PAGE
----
• Indiana State Psychology Board and Indiana Behavioral Health Board:  IPA is an approved provider of Category I continuing education for psychologists. IPA is an approved provider of Category I continuing education for LSW, LCSW, LMFT, LMHC, LMFTA, LCAC and LAC.
  • Licensees must judge the program's relevance to their professional practice.
Please note that APA rules require that credit be given only to those who attend the entire workshop(s). Those arriving more than 15 minutes after the scheduled start time or leaving early will not receive CE credits. Partial credit cannot be given. Attendance will be recorded via the webinar platform. 

Attendees will be responsible for answering the presentation evaluations for the presentations attended. IPA will e-mail a link with a survey evaluation for each presentation to each registered attendee on the day of the event.

All licensees requesting Category I CE credits will receive a certificate from IPA confirming the number of credits earned. These certificates will be delivered via email approximately 2-6 weeks after the conference.

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PRESENTER BIOGRAPHIES
Click here for link to 2020 IPA Fall Conference Presenter Biographies.
 
REGISTRATION

Registration ends Sunday, November 15th, 2020.

Cancellation/Refund Policy:
 IPA will provide refunds for registration cancellations made by Monday, November 9th, 2020 minus a $30 cancellation fee. No refunds will be given for cancellations fewer than 10 days before an event.

MEMBERS:  Members must login (through Registration link) to receive the Members discount.
$220 IPA BASIC, EMERITUS - RETIRED, ACADEMIC Members
$180 IPA PREMIER, NEW, EMERITUS - PRACTICING Members
$0 IPA STUDENT Members - new $0 charge for 2020
$0 IPA PLATINUM Members

NON-MEMBERS
$275 Psychologists & Other Professionals
$0 Students - new $0 charge for 2020

Note to Non-Members:  Non-Members may apply to join and, upon acceptance, we will credit your account for the difference in the Fall Conference rate, effectively reducing your 2020 conference cost by $95. We will also begin your membership immediately so you will benefit from membership for the remainder of 2020!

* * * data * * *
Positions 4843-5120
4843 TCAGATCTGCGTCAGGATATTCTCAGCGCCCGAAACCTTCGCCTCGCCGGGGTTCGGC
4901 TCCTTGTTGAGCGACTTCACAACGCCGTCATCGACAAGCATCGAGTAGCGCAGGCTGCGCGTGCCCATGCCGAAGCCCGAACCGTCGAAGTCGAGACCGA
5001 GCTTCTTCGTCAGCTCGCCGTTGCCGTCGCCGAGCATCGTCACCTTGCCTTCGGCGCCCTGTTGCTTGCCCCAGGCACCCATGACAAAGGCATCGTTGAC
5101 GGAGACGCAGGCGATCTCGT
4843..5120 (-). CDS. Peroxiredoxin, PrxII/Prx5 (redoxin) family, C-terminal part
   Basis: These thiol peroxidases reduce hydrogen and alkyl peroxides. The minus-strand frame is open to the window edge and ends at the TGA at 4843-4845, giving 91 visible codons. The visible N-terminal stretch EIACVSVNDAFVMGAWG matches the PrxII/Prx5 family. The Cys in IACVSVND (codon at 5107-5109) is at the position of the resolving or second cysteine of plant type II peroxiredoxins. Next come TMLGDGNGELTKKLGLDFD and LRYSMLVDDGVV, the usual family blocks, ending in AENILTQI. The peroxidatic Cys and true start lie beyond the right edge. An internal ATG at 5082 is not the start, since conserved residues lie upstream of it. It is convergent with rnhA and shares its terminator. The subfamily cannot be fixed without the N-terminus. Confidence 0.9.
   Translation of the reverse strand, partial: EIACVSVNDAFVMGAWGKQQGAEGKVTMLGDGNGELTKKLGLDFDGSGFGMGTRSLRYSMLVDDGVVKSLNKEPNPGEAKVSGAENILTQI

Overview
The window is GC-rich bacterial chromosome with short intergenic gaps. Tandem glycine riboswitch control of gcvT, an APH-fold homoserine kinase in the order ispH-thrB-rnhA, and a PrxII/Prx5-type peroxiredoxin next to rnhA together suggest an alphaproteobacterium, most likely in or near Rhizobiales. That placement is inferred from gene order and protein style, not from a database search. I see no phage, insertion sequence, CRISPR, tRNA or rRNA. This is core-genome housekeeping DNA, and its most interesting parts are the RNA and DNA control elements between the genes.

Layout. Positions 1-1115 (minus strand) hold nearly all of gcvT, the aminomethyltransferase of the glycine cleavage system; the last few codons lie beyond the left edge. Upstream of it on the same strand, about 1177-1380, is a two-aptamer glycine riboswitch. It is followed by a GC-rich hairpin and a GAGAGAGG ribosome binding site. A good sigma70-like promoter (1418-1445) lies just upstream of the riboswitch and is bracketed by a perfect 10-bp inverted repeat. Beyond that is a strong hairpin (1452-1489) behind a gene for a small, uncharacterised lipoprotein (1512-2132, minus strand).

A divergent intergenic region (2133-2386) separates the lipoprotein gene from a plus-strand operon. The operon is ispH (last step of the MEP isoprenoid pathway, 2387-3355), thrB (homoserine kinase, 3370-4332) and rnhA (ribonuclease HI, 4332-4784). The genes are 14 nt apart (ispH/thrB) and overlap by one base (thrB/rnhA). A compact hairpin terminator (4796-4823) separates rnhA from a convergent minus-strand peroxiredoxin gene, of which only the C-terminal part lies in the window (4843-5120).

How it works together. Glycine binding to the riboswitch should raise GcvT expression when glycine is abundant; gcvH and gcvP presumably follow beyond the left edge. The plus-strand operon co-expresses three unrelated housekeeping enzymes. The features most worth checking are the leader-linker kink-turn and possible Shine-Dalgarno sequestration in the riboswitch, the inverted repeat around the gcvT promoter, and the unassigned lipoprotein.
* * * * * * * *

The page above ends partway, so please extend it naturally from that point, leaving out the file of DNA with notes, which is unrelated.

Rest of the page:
Submit membership application online for membership in October or November. Contact the IPA office for details at (317)257-7449 or contact Connie Vore at admin@indianapsychology.org.

Note to Presenters: Presenters will receive a discount code via e-mail that can be applied during registration. Contact the IPA office for details at (317)257-7449 or contact Connie Vore at admin@indianapsychology.org.

 
SPONSORS/EXHIBITORS 
If you are interested in exhibiting at the Conference, contact info@indianapsychology.org.
 
Please contact info@indianapsychology.org or admin@indianapsychology.org if you have additional questions.

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Event Date:11/19/2020 - 11/20/2020
Event Time:7:45 AM - 4:30 PM Eastern
Location:Live Webinars
UNITED STATES
Contact Person:Connie Vore, Director of Operations, IPA
(phone: 3172577449)
Event Registration:
Outlook/vCalendar/Google:Click on the icon next to the date(s) to add to your calendar:
11/19/2020 - 11/20/2020
Email Reminder:click here to setup an email reminder for this event